What is latitude?

We explain what latitude is and what longitude is. Also, what is latitude for, its relationship with the weather and some examples.

  1. What is latitude?

When we talk about latitude, we mean the distance between any point on our planet Earth , and the line that divides it to the middle, that is, the equator. This distance is measured along the meridian in which said point is located, and is classified in two, according to the Earth hemisphere: north latitude and south latitude, correspondingly.

The latitude and longitude are planetary distances determining the global coordinates of a point, and measured in degrees (°), while its subdivisions or fractions of degrees measured in minutes ( ‘) and seconds ( “) sexagesimal. In this way, the equator is considered the zero degree (0 °) and each of the ninety degree poles (90 ° N for the north pole and 90 ° S for the south pole). It is also usual to represent the degrees of the northern hemisphere as positive (+ 90 °) and those of the south as negative (-90 °) .

Thus, the location of a specific point on the globe with respect to the equator can be expressed in these terms: 19 ° 29 ’52 ”N is the expression of the latitude of Mexico City, for example. To have its complete location (its coordinates, understanding the world map as a grid) we would need its length.

In the language of maritime navigation, latitude is represented by the Greek letter Phi (Φ).

  1. Latitude and longitude

Latitude Longitude
The length coincides conventionally with the Greenwich meridian.

If the latitude expresses the location of a point on the globe with respect to the imaginary line of the equator, it will be understood that the longitude is the opposite value (perpendicularly), that is, the location of any point on the globe with respect to an imaginary axis that joins the two poles , and that coincides conventionally with the 0 meridian or Greenwich meridian . As with the equator for latitude, this meridian (which crosses the population of the same name in London, England) determines the 0 ° longitude, dividing the planet into two hemispheres: east and west, which is expressed to the time to determine the length of a point: 99 ° 7 ’37 ”Or is that of Mexico City.

The length is expressed in the language of maritime navigation with the Greek letter Lambda (λ).

  1. What is latitude for?

Navigation - latitude - longitude
Latitude and longitude are useful criteria for air, sea and land navigation.

Latitude and longitude are forms of global location of a point with respect to certain imaginary lines with which we divide our planet geographically into two : the equator and the Greenwich meridian. Both criteria, latitudinal and longitudinal, make up a grid or grid that we know as the Coordinate System, and which serves as a model for the satellite location, such as GPS. Thus, latitude and longitude are useful criteria for navigation (air, sea and land) and for geolocation.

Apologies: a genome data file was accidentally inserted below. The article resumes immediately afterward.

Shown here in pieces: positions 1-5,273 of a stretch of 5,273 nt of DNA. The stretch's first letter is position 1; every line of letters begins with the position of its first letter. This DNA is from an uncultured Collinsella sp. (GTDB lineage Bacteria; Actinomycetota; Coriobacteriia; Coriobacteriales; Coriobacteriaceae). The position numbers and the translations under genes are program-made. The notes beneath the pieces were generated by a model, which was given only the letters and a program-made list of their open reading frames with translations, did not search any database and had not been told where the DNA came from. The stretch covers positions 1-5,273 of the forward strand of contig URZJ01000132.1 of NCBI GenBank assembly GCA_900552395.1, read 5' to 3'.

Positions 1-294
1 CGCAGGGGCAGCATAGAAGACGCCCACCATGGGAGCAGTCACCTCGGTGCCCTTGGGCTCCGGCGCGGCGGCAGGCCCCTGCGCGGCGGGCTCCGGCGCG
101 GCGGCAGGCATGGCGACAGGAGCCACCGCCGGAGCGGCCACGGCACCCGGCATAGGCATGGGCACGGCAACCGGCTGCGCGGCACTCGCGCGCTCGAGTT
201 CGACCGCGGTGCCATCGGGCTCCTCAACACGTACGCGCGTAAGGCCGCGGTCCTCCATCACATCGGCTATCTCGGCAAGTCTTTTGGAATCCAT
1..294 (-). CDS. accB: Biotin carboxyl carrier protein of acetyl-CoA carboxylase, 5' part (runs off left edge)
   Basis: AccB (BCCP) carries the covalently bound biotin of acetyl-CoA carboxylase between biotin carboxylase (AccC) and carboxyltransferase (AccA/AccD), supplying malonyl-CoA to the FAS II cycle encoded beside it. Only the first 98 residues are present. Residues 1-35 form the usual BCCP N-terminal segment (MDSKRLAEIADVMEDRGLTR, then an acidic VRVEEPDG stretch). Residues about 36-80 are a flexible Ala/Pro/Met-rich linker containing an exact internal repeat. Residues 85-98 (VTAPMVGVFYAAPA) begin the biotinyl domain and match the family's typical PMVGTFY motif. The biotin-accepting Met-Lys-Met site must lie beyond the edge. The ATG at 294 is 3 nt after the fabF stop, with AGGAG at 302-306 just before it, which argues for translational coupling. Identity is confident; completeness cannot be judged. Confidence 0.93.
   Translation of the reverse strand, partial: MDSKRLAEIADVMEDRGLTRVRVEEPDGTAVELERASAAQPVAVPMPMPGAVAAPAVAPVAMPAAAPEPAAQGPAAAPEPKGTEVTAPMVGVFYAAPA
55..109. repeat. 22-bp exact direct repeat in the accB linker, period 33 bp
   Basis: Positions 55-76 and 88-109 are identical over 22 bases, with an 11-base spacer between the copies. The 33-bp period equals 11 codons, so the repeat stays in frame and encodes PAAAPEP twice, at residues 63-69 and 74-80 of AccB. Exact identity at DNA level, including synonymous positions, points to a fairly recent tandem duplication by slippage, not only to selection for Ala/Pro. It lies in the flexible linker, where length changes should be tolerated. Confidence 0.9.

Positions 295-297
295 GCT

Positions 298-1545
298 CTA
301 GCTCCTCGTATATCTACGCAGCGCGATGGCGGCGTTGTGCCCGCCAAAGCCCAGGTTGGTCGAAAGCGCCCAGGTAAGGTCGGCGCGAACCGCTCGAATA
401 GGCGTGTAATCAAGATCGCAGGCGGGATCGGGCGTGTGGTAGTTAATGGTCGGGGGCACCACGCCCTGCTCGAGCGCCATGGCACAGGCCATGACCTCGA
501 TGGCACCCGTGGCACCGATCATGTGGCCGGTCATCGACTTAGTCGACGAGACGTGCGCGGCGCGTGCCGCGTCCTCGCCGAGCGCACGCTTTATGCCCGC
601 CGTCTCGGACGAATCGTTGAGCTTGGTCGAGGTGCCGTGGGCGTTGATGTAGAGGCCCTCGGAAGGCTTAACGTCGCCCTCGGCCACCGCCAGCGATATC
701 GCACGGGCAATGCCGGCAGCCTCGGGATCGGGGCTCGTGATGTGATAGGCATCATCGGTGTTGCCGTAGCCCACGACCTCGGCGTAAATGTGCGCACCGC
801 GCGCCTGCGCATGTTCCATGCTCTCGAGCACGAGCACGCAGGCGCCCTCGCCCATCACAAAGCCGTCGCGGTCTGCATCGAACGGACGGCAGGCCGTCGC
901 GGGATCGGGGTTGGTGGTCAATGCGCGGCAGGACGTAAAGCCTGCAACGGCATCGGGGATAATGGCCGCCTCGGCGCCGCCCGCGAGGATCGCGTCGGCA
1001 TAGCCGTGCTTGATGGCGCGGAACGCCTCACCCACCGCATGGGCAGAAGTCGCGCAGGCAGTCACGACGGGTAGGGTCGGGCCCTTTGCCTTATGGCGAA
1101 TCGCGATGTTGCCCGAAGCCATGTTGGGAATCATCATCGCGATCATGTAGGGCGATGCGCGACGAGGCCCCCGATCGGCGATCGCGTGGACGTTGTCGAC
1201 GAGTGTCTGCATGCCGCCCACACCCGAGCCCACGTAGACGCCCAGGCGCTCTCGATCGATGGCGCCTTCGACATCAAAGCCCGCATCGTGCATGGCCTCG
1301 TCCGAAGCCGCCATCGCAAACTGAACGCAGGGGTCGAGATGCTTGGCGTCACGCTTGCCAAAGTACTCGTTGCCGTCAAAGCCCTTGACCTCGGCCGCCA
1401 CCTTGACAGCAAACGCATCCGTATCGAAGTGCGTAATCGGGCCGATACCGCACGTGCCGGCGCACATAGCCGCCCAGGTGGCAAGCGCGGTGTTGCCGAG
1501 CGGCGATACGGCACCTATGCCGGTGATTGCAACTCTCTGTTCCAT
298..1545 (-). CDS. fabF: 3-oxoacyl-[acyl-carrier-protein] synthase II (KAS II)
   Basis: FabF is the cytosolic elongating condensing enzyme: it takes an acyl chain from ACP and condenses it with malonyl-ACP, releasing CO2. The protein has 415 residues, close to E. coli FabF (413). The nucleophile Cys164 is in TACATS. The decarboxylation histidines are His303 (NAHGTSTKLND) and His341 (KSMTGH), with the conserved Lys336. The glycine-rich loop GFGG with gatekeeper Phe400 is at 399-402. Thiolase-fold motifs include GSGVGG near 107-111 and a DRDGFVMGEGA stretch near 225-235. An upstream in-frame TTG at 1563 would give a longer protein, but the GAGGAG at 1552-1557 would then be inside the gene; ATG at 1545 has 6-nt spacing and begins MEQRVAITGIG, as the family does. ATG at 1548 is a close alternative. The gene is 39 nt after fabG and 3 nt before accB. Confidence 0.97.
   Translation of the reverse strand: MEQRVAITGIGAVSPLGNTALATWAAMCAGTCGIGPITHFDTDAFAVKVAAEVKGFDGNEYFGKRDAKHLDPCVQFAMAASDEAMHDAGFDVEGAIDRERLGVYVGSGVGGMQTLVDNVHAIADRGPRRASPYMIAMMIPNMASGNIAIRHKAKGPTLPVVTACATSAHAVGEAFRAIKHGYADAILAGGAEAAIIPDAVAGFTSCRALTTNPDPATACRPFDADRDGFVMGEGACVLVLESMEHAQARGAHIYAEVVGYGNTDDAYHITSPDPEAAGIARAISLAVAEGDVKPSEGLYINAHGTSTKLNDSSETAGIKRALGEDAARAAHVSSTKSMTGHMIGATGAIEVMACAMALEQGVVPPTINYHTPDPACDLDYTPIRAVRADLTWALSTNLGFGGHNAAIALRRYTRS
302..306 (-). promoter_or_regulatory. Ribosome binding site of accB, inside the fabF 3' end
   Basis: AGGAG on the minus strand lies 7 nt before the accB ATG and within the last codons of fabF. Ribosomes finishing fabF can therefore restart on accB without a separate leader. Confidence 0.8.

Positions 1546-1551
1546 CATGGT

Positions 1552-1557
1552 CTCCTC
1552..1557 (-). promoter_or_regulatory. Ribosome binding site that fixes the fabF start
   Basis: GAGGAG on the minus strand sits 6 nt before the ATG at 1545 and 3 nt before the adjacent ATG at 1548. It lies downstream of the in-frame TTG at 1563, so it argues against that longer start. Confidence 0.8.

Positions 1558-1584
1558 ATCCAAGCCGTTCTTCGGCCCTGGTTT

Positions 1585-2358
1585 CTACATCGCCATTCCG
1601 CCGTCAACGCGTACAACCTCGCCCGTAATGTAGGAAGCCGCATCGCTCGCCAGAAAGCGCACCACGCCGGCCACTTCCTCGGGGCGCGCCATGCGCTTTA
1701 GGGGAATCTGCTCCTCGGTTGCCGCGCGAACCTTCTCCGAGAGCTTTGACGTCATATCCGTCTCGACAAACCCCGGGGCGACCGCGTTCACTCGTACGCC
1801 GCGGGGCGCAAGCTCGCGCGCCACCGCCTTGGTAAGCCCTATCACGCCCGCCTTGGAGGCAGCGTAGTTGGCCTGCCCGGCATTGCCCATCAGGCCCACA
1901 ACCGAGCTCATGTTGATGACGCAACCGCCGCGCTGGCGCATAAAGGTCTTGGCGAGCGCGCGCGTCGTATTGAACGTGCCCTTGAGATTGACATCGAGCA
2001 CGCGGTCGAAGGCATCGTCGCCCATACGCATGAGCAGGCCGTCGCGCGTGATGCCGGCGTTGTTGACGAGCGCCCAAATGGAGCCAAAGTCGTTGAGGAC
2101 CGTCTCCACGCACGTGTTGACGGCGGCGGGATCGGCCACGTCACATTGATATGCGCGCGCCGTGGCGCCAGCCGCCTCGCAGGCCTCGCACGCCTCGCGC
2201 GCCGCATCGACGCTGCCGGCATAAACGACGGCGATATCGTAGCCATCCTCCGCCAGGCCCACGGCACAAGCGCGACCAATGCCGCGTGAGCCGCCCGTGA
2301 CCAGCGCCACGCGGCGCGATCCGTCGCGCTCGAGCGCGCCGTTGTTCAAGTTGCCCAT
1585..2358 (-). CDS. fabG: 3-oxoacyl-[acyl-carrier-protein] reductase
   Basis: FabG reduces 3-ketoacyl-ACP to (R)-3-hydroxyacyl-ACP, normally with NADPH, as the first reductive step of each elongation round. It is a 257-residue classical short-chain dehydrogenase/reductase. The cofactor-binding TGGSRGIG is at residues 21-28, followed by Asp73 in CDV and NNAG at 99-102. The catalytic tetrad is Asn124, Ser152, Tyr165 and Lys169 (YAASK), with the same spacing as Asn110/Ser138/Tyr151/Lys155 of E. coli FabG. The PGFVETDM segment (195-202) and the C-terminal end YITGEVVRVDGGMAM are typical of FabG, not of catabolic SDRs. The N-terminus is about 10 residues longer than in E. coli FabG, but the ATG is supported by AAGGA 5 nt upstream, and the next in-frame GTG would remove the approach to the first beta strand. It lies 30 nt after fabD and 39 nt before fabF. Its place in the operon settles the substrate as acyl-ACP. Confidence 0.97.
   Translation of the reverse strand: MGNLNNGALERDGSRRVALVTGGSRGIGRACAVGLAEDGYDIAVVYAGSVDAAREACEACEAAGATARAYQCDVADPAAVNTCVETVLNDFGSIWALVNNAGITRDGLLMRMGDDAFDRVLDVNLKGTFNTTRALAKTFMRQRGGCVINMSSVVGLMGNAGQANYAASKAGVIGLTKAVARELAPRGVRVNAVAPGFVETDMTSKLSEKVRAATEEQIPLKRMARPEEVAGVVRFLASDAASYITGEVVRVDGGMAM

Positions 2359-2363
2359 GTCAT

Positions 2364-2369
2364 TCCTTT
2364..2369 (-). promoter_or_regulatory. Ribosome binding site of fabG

On the other hand, latitude allows the terrestrial globe to be divided into more or less homogeneous climatic regions , according to the incidence of sunlight on each one.

  1. Relationship between latitude and climate

Latitude - Longitude - weather
The equatorial zone is characterized by a warm and constant climate, without seasons.

Given its almost spherical shape and tilt movement , the different regions of the Earth receive solar radiation in a similar way, depending on their latitudinal location. Thus, the regions closest to the equator receive the most constant and homogeneous sunlight throughout the year , always direct, while the farthest regions receive it more or less intensely depending on how close or far they are, attending to the inclination of the earth’s axis. This is how the seasons occur, which are just the opposite in the northern hemisphere and in the south, and that in the regions near the poles there are nights and days of almost 6 continuous months, since this is the time that the planet takes in reversing its inclination and exposing one hemisphere or another to the sun.

Thus, latitude allows us to divide the planet into the following three climatic zones:

  • Equatorial or intertropical zone. It is the region around the equator, in each hemisphere, extending to the imaginary lines of the Tropics: Cancer in the northern hemisphere (23 ° N) and Capricorn in the southern hemisphere (23 ° S). It is characterized by a warm and constant climate , without seasons (or little pronounced seasons, increasing as south latitude is gained). Jungle , savanna or desert ecosystems predominate .
  • Temperate zone. It is next in latitude after the Tropics of Cancer and Capricorn, extending to the respective polar circles (66 ° 33 ’46 “N and 66 ° 33′ 46” S). It is characterized by a climate of greater thermal variety, with pronounced seasons and two climatic strips: the subtropical, near the tropics, and the subpolar, near the poles. Forests , meadows and deserts predominate .
  • Polar or cold zone. The last climatic region, which extends from the polar circle of each hemisphere (Arctic in the north and Antarctic in the south) to the imaginary axis of the earth: the north pole and the south pole. It is characterized by a cold, windy climate, with large layers of ice and life adapted to bloody winters and cold summers .
  1. Latitude Examples

The latitudinal description of some of the main cities in the world will serve as an example:

  • NY. 43 ° 06 ’19 ”N
  • London. 51 ° 30 ’46 ”N
  • Paris. 48 ° 52 ‘0 ”N
  • Berlin 52 ° 31 ’12 ”N
  • Tokyo 35 ° 41 ’22 ”N
  • Moscow. 55 ° 45 ’08 ”N
  • Beijing 39 ° 90 ’40 ”N
  • Buenos Aires. 34 ° 36 ’47 ”S
  • Rio de Janeiro. 22 ° 43 ’23 ”S
  • Bombay 19 ° 04 ’16 ”N
  • Cairo. 30 ° 03 ’22 ”N
  • Amsterdam 52 ° 22 ’26 ”N
  • Madrid. 40 ° 25 ‘0 ”N
  • Havana. 23 ° 6 ’59 ”N
  • Sydney 33 ° 52 ‘0 ”S
  • Johannesburg 26 ° 12 ’16 ”S

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